Tag Archives: garden

Ode to the Cup Plant

I didn’t know what I was getting into when I bought a tiny cup plant plug six years ago from Seed Savers Exchange.  I thought that it was cool that they were selling Midwestern prairie plants in addition to their wide array of vegetable starts, so I got the cup plant, a prairie blazing star, and a purple prairie clover to plant in my then-new front yard.  The prairie blazing star blends right in with everything else; it’s fine but not spectacular.  It’s kind of floppy and looks rather shag dog by summer’s end; it’s also a dime a dozen in Chicago’s landscaped environs so doesn’t offer much in terms of rarity.  The purple prairie clover is still one of my favorite plants.  Its tutu-like purple flowers are dazzling when they bloom in July, and the plant is almost never seen around the city.  But I fear that my own purple prairie clover is forever stunted by the dry conditions in my urban front yard; the plant still takes up barely ¼ square foot of space and is therefore easily overlooked in favor of more imposing species.  Like Silphium perfoliatum, more commonly known as cup plant.

Imposing and aggressive it is.  At 10 feet tall, the cup plant easily grabs your attention over other plants.  Each spring, when cup plants crop up all over my yard and my neighbor’s yard and who knows where else, its aggressiveness kind of irks me.  I’ve given cup plant seedlings away and walked away feeling rather coy.  Will the new owner curse me in two years’ time the way that I have cursed my own endless cup plant supply?  Or will they be able to hang in there — weeding it out where it isn’t wanted — and appreciate the magic it brings to the landscape?  Even though it can be a pain in the ass, in the late summer days of the Midwest, the cup plant has no equal.

The cup plant holds water in its leaves, which form a cup where they meet the sturdy stalk.  This is an incredibly useful feature for birds and butterflies, who sometimes find water in short supply, especially water that is high up and out of their predators’ reach.   Today, for instance, is generally hot, muggy, and dry, but we did get a little rain last night.  Leave it to the cup plant to save that precious rain for our thirsty friends.  And those same water-holding leaves also provide protection from the hot mid-day sun, serving as a quasi-umbrella for small birds or bugs when the heat is too much.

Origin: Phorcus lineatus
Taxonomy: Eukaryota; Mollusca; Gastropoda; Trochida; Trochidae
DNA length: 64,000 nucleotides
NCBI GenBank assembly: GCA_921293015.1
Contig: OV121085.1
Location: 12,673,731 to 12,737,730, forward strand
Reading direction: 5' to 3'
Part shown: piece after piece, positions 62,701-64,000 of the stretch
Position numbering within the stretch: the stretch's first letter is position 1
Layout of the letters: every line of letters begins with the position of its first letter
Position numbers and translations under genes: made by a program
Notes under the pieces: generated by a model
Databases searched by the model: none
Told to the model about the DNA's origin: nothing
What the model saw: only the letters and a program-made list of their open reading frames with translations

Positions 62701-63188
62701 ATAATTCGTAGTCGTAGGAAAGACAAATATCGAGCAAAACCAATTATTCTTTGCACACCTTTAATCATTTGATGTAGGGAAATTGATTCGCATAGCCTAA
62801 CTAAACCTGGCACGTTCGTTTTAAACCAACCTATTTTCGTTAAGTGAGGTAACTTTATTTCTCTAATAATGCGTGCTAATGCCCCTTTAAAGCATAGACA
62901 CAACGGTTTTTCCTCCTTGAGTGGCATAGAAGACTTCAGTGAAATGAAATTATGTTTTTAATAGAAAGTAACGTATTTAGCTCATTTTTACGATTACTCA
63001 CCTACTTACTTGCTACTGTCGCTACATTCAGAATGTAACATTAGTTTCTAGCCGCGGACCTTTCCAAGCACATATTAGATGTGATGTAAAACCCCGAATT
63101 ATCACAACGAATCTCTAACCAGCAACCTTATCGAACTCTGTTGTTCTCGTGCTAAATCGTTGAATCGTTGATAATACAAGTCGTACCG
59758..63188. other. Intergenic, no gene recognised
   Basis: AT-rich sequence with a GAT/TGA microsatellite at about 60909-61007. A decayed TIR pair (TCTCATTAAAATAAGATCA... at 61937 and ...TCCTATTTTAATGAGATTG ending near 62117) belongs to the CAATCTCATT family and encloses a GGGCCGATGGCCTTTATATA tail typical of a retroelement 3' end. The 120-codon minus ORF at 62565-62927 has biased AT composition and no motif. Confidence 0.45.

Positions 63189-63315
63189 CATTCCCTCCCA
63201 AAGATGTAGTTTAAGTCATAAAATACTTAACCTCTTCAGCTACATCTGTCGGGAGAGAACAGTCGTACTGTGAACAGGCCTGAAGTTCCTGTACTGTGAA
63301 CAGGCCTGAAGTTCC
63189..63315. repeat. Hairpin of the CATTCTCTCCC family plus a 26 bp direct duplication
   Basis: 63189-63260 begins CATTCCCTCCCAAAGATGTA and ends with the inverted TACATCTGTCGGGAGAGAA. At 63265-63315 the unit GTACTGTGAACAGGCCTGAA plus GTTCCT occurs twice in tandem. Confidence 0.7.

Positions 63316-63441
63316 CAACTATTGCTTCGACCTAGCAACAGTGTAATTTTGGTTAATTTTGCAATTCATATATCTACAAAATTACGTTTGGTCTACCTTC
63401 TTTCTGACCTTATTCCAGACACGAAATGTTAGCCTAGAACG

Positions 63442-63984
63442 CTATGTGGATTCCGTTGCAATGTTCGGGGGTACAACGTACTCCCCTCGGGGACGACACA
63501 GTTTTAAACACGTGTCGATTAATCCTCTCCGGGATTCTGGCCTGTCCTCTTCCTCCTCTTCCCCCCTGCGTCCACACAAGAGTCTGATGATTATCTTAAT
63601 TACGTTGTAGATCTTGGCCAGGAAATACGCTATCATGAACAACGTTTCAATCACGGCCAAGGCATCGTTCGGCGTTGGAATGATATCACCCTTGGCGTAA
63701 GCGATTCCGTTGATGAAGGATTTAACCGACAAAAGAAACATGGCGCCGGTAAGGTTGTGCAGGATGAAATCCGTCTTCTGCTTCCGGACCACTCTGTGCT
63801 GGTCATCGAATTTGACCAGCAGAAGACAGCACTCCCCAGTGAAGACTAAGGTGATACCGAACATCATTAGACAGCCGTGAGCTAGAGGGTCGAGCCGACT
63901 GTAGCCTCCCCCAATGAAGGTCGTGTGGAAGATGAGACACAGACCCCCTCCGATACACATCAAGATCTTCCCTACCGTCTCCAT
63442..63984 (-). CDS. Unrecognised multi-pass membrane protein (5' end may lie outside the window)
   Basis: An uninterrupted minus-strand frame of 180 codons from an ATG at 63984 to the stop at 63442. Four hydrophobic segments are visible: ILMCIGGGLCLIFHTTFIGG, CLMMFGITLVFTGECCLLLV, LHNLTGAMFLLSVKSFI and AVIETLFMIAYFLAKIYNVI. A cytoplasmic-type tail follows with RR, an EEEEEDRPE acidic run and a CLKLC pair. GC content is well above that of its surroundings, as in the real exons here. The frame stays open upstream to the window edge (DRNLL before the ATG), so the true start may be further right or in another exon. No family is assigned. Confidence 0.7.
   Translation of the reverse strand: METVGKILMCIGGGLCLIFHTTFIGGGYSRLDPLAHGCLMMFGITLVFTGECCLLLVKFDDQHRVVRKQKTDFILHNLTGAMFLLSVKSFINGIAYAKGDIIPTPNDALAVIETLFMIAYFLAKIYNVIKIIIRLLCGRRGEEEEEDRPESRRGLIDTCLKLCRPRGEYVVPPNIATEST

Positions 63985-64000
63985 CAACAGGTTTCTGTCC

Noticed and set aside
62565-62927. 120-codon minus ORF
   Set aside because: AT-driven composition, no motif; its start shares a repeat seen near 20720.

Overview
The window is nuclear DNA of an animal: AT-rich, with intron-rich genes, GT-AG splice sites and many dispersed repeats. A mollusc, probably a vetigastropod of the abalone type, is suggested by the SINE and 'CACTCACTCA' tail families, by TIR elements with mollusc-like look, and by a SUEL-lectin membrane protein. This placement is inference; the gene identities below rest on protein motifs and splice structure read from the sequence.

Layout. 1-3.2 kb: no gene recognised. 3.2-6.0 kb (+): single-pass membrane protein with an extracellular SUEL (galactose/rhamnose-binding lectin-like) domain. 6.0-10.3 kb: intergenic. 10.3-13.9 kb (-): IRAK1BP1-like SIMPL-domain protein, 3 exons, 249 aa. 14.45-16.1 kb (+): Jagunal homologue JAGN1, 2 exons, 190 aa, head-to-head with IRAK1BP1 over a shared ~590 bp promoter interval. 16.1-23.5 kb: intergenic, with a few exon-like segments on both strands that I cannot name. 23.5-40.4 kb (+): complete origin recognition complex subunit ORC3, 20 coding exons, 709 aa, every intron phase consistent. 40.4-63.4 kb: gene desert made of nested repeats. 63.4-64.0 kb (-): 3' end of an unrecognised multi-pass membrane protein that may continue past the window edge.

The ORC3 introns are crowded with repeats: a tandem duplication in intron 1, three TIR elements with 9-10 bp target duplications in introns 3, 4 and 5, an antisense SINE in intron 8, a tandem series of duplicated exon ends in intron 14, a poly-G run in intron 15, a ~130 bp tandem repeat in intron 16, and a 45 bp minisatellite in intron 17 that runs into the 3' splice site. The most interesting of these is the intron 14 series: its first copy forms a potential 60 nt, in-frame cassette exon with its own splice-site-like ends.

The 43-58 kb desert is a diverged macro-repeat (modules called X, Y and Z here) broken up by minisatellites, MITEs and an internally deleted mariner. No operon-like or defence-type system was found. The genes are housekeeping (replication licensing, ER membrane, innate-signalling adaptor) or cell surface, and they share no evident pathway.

cup plant

The cup plant is opportunistic.  It leaps out of the cracks between our front yard and the sidewalk and flowers prolifically even when squashed between my neighbor’s chain link fence and our gangway.  Provided it has some sun and space, the cup plant will do well.  It has deep roots and is incredibly drought tolerant.  Never has it been on my laundry list of garden chores to “water the dear old cup plant.”

All of this is well and true, and I do so appreciate the cup plant for all of it.  But my favorite thing about the cup plant is something that makes me tear up as only a handful of things in the garden will:   winter’s first snowdrops perking their heads up beneath 18 inches of slush, strawberries ripening when the robins were busy looking the other way, hips following roses on a buxom Rugosa rose, and the unmistakable high-pitched song of goldfinches visiting the cup plant at 3 o’clock every afternoon.  I suppose it’s their early bird happy hour.  As my friend Craig once commented, “It’s their beer and peanuts,” with the beer being the stored-up water in the leaves and the peanuts, the large flower seeds.  Our cup plant has hosted a pair of goldfinch couples every late summer for years now:  two stunning gold yellow males and two subtly brown-yellow females.  Their song and their presence stops me in my tracks each afternoon and reminds me why I planted a garden in the first place, to give something to others and in so doing, to myself.